Even if we don’t always get credit for clicks, get lowered value due to smart pricing, etc…we’re thankful Google is protecting the long-term viability of the AdSense program.
Here are the primary reasons Google will ban AdSense accounts:
- Fraudulent Clicks – Google is extremely good at determining whether clicks are legitimate or not. Some publishers have thought that by contacting friends and family, having them search for their site, find, and then click on the ads keeps them in the clear but this is a huge risk and not at all worth the minimal rewards you might receive. Others have attempted to cloak their traffic or use automated software that will click on the sites for them which, of course, is unacceptable.
- Fake Traffic – Publishers will either purchase loads of traffic from often-shady sources or will buy websites where the majority of traffic is coming from shady sources. (Note: When I mention shady sources I’m referring to traffic that may be incentivized or directed to sites through traffic shares, social media, etc.) Often this traffic will have no interest in the particular subject, but does results in clicks that cost the advertiser money. This type of traffic is harmful to advertisers…they’re paying for traffic that will, ultimately, not convert for them.
- Previously Banned Account – Sometimes publishers that have previously been banned will attempt to sign up for another account by changing their name, using a friend’s contact information, etc. Google is very adept at catching this and will shut you down when caught. Instead of signing up again yourself, consider the options we give below.
There is a 4th option that seems to happen much less, but does get reported from credible sources. Some have claimed to have done none of the above and still had their accounts disabled. It’s tough, because there’s always a nagging question as to how truthful they are being about what they’ve done with their account and their sites.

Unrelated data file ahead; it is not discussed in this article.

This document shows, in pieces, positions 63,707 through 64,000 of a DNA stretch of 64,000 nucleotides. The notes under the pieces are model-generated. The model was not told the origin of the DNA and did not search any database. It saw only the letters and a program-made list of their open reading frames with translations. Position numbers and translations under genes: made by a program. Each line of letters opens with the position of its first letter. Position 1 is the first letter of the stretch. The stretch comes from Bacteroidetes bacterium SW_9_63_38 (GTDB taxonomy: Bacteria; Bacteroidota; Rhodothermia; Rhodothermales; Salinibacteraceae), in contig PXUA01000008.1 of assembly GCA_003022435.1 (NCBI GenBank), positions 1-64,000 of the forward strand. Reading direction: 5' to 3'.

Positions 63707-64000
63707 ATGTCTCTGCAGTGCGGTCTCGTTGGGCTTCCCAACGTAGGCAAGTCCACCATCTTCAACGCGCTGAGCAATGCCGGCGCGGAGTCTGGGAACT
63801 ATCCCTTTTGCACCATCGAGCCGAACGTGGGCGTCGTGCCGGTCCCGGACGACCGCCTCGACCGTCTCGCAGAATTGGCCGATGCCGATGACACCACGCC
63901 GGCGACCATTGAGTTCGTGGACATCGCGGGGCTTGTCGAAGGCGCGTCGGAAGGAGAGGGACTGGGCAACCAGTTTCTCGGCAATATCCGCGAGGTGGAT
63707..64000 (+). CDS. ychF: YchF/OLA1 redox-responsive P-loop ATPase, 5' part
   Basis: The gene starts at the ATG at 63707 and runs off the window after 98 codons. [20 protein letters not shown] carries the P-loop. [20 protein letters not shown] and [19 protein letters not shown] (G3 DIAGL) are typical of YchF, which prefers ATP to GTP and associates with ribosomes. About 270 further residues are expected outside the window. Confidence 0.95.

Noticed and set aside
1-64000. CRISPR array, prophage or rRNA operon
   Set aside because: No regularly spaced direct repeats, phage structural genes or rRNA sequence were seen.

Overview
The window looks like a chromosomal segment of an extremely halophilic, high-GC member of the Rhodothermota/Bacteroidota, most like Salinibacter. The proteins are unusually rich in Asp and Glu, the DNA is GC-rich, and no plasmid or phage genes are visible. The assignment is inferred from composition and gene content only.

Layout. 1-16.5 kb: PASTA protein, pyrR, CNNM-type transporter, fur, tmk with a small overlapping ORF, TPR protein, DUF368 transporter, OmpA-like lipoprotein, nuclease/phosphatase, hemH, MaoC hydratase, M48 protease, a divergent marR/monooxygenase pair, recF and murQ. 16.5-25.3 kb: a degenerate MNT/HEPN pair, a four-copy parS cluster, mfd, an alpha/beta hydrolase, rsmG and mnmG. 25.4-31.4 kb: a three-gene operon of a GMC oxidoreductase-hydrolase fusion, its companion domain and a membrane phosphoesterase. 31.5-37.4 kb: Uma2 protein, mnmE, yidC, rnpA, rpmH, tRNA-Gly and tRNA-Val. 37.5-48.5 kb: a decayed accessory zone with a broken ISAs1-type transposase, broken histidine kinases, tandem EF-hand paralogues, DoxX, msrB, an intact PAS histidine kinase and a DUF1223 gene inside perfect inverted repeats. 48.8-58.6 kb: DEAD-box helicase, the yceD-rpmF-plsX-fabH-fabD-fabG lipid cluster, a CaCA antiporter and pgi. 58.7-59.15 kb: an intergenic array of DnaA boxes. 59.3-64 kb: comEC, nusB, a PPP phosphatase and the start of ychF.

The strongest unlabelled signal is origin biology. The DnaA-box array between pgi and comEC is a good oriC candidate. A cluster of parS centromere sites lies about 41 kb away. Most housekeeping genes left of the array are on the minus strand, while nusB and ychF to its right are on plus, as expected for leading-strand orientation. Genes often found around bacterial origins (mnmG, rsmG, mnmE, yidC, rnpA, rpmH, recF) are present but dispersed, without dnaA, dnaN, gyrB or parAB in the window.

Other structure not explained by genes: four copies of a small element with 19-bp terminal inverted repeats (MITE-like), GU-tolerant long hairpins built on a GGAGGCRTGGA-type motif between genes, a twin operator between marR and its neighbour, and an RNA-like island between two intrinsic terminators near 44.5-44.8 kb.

I think, in some cases, they’ve ended up having problems with their account because they have told others about sites under their control. Whether to help or to harm, it’s possible that others went to their sites and were clicking on their advertisements. (It could be a function of readers of theirs going to their sites and trying to “help” their revenue by clicking on their ads or it could be jealous competitors doing it to cause problems with their sites.)
How can I get my AdSense account back?
The only way to get your account back that is accepted by Google is to file an appeal. You can file an appeal here or check out this article or this article about bloggers that appealed and were successful.
While the appeal process is the only way to legitimately reinstate your personal account, Google also allows legitimate businesses to apply for and join the AdSense program.